Chances are, when you were a kid, someone raised you right and taught you to say “thank you” when someone did something nice for you. If you forgot, you got a little (or not so little) nudge from the grown-up side to do so. As adults, most of us are pretty good at remembering to say “thanks” when it’s appropriate, and may occasionally even do it without realizing it, or perhaps without even really meaning it. We say thanks almost reflexively when someone holds a door or passes the salt or picks up something we’ve dropped. We’re especially good at expressing gratitude for things we weren’t expecting. A kind gesture or comment that catches us by surprise, a piece of great news or a gift we didn’t see coming usually elicit a deeper gratitude – a combination of feeling special and also feeling momentarily more connected to the person responsible. Of course, there are also moments of gratitude that take our breath away. These moments bring us close enough to something difficult to almost experience it, only to be spared the pain of having it become reality. The depth of that exhale freezes time, and leaves us aching with grateful relief in the powerful moments that follow. But those moments are rare. For the most part, our gratitude is reserved for quick, daily exchanges and for gifts, which are nice, but can also be pretty superficial. Even more complicated, the more we encounter those moments, the more we tend to expect them, and the less likely we are to remember the manners those grown-ups taught us and say “thanks” for them.
In MBA life, striving for your next step is how you stay alive. If you’re content where you are, you had better be really content because before long, you will find yourself alone there, as your classmates and colleagues keep pushing ahead, deciding how to take everything they are experiencing, planning and dreaming to the “next level.” So where does gratitude fit in? Is it possible to be both grateful and ambitious?
The answer, I think, is in observing the little things, and through mindfulness, cultivating a natural sense of gratitude throughout the day. As you walk down the street, look up from your phone and notice the beauty, the kindness and the humor that constantly surrounds you. Make your ambition purposeful, and when possible, compassionate. In a New York Times op-ed piece from last summer, David Brooks considered two types of people – those who are situationally grateful, and those who he calls “dispositionally grateful.” This second group “takes nothing for granted. They take a beginner’s thrill to a word of praise, at another’s good performance or at each sunny day. These people are present-minded and hyperresponsive.” Present-minded, he said. People with a naturally grateful disposition are engaged with the present moment, noticing small beauties around them and taking pleasure in others’ success, as well as their own. They are good teammates and friends. They are mindful.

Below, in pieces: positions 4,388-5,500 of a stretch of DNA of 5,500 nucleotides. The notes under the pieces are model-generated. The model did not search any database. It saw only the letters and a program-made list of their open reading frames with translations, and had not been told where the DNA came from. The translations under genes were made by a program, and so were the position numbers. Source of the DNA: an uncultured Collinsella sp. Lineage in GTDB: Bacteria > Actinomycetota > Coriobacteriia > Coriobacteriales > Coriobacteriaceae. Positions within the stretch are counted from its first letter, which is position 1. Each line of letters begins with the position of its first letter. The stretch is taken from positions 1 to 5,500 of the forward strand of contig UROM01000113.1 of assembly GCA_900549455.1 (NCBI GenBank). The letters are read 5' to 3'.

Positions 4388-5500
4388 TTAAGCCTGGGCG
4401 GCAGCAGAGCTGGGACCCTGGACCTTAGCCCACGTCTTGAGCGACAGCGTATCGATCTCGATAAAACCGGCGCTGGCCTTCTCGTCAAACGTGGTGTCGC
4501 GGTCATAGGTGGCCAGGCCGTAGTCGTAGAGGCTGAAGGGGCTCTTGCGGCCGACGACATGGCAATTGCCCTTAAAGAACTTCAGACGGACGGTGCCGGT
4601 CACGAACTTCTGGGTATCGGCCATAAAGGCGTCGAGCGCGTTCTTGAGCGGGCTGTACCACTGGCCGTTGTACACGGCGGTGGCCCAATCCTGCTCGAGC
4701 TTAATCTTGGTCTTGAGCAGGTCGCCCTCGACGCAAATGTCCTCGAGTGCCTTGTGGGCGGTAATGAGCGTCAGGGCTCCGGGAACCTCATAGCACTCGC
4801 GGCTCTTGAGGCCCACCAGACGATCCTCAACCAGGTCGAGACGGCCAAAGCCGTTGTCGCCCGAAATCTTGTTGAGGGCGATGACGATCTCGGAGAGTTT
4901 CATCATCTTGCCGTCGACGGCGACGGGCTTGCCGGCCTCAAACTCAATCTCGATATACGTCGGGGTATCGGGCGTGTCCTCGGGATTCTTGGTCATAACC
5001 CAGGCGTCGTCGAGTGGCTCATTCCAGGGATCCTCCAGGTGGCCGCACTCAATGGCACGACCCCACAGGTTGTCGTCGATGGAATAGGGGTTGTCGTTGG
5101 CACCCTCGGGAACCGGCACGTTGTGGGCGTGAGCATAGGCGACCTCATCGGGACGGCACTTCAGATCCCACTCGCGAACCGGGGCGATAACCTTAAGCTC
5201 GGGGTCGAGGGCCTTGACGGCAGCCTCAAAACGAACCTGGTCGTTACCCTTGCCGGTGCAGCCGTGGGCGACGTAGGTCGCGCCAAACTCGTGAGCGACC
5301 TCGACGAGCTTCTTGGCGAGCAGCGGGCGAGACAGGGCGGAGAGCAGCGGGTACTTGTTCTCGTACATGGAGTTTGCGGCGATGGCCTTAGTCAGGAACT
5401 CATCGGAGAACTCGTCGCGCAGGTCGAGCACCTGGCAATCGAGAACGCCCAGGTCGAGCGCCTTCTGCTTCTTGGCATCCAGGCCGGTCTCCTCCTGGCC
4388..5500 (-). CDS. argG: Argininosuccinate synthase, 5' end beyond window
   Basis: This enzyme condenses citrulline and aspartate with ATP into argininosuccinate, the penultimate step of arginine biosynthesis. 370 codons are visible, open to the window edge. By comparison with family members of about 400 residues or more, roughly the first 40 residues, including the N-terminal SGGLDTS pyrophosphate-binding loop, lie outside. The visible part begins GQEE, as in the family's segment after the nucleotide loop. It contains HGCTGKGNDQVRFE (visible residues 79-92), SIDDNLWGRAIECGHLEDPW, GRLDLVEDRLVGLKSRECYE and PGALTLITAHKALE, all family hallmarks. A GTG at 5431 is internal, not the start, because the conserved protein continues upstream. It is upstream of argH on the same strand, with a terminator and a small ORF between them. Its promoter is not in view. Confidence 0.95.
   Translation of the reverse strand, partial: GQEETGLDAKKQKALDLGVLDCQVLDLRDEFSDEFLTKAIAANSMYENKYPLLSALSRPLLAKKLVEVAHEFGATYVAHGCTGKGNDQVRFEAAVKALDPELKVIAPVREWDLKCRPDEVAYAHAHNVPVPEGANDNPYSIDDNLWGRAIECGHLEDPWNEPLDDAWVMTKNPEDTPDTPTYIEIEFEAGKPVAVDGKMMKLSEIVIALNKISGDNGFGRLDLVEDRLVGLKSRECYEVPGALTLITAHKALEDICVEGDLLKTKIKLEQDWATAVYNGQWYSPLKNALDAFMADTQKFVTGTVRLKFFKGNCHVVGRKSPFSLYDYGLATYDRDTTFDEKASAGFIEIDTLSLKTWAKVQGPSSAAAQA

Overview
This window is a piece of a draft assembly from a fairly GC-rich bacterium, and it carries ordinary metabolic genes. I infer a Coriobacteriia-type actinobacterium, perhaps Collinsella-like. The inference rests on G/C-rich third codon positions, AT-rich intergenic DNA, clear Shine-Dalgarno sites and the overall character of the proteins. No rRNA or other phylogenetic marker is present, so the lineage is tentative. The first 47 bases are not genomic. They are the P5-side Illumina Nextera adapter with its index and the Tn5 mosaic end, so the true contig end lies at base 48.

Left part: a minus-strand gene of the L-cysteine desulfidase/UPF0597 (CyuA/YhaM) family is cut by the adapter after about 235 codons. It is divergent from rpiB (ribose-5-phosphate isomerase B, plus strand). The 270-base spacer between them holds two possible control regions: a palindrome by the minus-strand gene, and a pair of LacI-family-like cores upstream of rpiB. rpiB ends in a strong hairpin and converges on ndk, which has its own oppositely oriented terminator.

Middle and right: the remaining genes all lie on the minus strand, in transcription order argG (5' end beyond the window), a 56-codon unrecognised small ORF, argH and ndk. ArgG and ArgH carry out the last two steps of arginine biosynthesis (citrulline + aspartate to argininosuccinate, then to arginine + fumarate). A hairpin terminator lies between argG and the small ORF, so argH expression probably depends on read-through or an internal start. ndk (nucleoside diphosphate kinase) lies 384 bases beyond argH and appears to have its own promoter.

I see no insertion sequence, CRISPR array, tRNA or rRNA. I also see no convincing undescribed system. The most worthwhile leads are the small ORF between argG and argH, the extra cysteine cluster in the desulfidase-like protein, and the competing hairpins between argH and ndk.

One common mindfulness practice for cultivating thankfulness is creating a “gratitude list.” The idea is to spend time in a focused manner detailing various things, people and truths, large or small, that you’re glad you have in your life. It’s a super effective way to gain some perspective quickly when you’re feeling dissatisfied, or sad, or jealous of that annoying co-worker who seems to wake up naturally perfect every day. When you look at the list and consider your life without the things on it – well, it’s like a pep talk you just gave yourself. As the saying goes, if all the world put their problems in a pile, you’d gladly take yours back.
Mindfulness can help us be more attuned to opportunities for gratitude in each day, and also more thankful for both small kindnesses and big successes. For those of us fortunate enough to be able to actively pursue our dreams, we can never say – or feel – that “thank you” enough.
“In the end, maybe it’s wiser to surrender before the miraculous scope of human generosity and to just keep saying thank you, forever and sincerely, for as long as we have voices.”
― Elizabeth Gilbert (Eat, Pray, Love)
Photo credit: Cecil Vedemil (Stocksnap)